Pera Galini, Mylopotamos, Rethymno - 2011
Pera Galini, Mylopotamos, Rethymno Eleni Tsivilika and Eleni Banou report that the archaeological investigation continued in Trench I, west of the “adyton”, at its south part, at the largest of the discovered pits and around of it (Fig. 1). From the centre of the pit, small sherds of a cooking pot and of cups were collected at first, while large cooking pot sherds were located deeper in the pit. Next to them, a small cup filled with charcoal and compact soil was found. Abundant charcoal was found in some areas of the pit as well, as well as cemented soil. In another spot, a cup with grooves was found upside down.
North of the pit, where during another season the neck of a closed overturned vessel (amphora) containing cup sherds and limpets was discovered, which as it appeared, was laying on a slab and was surrounded by small stones, concentrations of vessels and MM sherds were unearthed; these included fragments of cooking pots and cups, some of which were inside the cooking pots, or vials (Fig. 2) in hard soil with plenty of charchoal and occasionaly plaster. It became apparent that they were laying on an underlay of small wood shingles, some of which had a more orbital shape, creating cavities for some vessels, mainly vials.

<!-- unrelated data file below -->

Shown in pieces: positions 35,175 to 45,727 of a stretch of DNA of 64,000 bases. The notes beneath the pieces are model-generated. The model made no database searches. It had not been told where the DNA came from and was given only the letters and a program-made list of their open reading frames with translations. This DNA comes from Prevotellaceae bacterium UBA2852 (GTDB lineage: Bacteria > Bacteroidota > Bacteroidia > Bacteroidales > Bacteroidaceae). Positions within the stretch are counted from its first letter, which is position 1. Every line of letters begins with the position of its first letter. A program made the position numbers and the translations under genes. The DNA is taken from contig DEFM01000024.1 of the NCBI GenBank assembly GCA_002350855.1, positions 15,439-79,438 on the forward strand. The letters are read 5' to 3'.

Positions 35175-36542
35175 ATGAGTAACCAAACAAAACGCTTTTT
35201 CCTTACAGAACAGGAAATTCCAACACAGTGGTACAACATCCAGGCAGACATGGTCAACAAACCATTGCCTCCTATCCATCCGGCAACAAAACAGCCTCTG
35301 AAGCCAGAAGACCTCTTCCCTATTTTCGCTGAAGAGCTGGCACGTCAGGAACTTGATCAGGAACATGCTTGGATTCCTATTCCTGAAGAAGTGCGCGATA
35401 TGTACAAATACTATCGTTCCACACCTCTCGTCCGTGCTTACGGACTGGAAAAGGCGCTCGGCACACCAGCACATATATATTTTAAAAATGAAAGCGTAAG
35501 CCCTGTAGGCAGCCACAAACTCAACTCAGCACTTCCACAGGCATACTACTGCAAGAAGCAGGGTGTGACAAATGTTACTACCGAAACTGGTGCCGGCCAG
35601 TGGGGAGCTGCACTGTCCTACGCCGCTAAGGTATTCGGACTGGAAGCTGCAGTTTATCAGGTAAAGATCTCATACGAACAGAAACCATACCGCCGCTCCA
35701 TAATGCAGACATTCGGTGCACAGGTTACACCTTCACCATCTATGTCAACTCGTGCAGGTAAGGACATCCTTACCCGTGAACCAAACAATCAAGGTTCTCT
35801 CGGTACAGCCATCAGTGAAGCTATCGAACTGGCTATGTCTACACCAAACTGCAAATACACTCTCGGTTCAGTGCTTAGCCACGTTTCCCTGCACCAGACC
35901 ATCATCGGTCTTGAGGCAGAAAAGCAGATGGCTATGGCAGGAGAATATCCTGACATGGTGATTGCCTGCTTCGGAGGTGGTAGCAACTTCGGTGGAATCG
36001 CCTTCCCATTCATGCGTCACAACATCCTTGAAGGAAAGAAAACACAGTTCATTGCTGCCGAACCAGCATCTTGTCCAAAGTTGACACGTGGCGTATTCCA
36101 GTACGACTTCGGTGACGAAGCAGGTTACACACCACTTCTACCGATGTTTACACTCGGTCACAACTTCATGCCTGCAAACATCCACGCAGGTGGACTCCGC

The investigation continued and in Trench XXV in the north part (δ) of its west area, where again a significant amount of plaster, some with colour traces, and some large fragments in layers on top of one another, next to the eastern wall from which it seems they were detached. Some of these fragments were coloured with light brown and red colour or were decorated with blue bands, while elongated deepening was visible in some (Fig. 3). The paint had a fair amount of charcoal patches and the pottery, middle Minoan, comprised of cooking pot and cup fragments. A bronze fragment was also discovered.
[Entry created by K. Christakis and C. Koureta]
ADelt 66 (2011), Chr., 973-4